Considering ethics, understanding and integrity when it comes to time to determine an appropriate data-ink ratio for both your piece and your audience seems highly complicated. Given the sheer number of variables/channels/considerations, it would be easy to become overwhelmed when describing data visualization alone. I especially like the writing that identified how tempting it is to produce “hard and fast rules” for expressing data, only to clarify that this is inadvisable and arguably, lazy. The most important thing I’ve learned about analysis and art is that both should take longer than you think to produce anything of merit and providing transparency in your process is maybe the only reproducible method of building any “rhetoric of plausibility”.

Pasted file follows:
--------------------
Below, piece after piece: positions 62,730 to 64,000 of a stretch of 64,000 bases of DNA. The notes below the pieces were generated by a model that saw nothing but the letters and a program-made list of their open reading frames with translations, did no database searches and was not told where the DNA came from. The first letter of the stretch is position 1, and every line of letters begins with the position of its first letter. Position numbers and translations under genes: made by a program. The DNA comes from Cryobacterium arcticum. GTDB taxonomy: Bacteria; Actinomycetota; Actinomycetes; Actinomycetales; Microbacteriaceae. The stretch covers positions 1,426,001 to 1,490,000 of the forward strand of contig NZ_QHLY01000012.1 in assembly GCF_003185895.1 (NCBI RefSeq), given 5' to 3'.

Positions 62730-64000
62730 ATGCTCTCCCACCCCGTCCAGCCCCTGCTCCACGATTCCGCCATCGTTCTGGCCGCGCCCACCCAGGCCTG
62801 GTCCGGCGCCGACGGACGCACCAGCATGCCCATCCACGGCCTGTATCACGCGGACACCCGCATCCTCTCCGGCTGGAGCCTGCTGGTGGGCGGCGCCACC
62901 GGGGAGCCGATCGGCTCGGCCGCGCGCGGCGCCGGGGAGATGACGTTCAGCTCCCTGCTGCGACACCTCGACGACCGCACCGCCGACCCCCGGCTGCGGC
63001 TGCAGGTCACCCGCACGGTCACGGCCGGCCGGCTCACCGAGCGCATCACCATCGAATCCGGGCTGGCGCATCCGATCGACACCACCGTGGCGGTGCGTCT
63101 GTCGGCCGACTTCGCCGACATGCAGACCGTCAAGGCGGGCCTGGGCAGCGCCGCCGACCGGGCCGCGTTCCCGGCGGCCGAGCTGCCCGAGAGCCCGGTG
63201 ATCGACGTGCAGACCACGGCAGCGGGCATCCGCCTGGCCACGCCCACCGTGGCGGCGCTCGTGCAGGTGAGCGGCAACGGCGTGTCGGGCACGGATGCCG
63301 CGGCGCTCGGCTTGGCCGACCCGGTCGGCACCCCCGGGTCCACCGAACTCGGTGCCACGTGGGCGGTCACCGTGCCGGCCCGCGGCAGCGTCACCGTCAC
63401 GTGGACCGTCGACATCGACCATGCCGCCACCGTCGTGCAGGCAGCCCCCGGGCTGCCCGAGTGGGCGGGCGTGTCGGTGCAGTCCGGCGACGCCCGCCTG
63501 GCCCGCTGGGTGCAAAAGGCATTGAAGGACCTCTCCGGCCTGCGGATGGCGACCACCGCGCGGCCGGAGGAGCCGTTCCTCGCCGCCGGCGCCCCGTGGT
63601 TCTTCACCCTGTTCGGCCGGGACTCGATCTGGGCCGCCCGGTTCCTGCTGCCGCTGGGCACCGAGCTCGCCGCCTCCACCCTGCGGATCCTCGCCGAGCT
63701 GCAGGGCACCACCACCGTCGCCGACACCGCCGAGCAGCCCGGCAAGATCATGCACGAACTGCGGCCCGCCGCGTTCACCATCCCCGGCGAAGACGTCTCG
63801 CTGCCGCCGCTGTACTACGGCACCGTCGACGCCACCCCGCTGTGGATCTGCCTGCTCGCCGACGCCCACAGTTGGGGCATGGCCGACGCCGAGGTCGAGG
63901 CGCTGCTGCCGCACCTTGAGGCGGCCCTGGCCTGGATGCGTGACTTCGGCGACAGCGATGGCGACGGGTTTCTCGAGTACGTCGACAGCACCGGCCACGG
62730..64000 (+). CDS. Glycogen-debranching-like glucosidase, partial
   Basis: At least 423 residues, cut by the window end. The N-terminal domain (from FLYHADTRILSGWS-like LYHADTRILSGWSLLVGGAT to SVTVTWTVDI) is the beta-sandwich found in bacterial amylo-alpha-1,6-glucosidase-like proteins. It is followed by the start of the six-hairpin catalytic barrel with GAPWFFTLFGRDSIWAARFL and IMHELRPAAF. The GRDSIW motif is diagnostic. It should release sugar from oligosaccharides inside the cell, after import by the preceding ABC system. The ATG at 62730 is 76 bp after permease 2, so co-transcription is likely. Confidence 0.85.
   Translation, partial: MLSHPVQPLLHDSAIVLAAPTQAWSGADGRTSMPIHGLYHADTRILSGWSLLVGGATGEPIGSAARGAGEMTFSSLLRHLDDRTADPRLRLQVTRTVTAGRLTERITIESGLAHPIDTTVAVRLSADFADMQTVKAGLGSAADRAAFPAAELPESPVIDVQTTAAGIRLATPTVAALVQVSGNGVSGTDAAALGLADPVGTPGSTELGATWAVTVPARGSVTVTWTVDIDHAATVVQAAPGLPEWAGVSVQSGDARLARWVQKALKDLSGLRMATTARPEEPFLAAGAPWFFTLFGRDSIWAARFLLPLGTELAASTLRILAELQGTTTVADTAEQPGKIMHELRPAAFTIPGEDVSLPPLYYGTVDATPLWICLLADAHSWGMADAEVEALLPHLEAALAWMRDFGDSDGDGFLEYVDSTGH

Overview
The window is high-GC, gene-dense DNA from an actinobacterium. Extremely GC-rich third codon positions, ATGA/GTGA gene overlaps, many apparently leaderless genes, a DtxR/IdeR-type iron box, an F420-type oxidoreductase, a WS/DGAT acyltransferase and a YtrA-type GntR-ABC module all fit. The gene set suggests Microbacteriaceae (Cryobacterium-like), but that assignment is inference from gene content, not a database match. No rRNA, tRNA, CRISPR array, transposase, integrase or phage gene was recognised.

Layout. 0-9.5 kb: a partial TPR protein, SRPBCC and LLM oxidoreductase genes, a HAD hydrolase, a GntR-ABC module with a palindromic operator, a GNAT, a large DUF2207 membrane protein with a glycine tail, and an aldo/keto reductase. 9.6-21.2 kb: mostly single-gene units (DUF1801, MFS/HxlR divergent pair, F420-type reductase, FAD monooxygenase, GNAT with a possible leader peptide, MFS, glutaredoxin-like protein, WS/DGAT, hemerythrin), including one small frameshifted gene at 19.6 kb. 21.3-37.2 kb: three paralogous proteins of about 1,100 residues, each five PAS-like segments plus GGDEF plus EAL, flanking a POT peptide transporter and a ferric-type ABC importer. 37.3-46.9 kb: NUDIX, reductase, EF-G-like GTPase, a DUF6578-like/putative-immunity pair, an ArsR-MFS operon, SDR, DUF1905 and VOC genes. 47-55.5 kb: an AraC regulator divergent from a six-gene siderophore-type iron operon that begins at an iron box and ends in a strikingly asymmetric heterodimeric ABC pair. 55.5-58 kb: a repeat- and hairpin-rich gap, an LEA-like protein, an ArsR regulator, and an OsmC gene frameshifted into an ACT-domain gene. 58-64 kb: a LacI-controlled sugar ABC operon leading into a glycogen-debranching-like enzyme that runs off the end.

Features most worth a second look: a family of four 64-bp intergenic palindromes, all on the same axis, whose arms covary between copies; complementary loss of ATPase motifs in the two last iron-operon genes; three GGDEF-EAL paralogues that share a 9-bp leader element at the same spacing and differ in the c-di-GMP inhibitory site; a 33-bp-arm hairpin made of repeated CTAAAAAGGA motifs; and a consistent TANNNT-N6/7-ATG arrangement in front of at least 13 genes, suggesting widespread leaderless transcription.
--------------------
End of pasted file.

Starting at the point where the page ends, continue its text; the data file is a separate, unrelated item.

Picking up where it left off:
In the end, it comes down to the goals of your work. The information anxiety created when presented with so many moving parts can be more easily navigated by focused on the goals of your work. If your goal is to convince someone of your argument, then transparency and context are needed for anyone who will look at your work with a critical eye. In this goal, substance is the most important element to your work. If your goal is to reach a wider audience, quickly, then you will be looking more at elements of perception and taste.I find arguing about taste is useless, but when taste can be reframed as “usefulness”, the concept can become more accessible to audiences that may otherwise object to the idea of objective “taste”.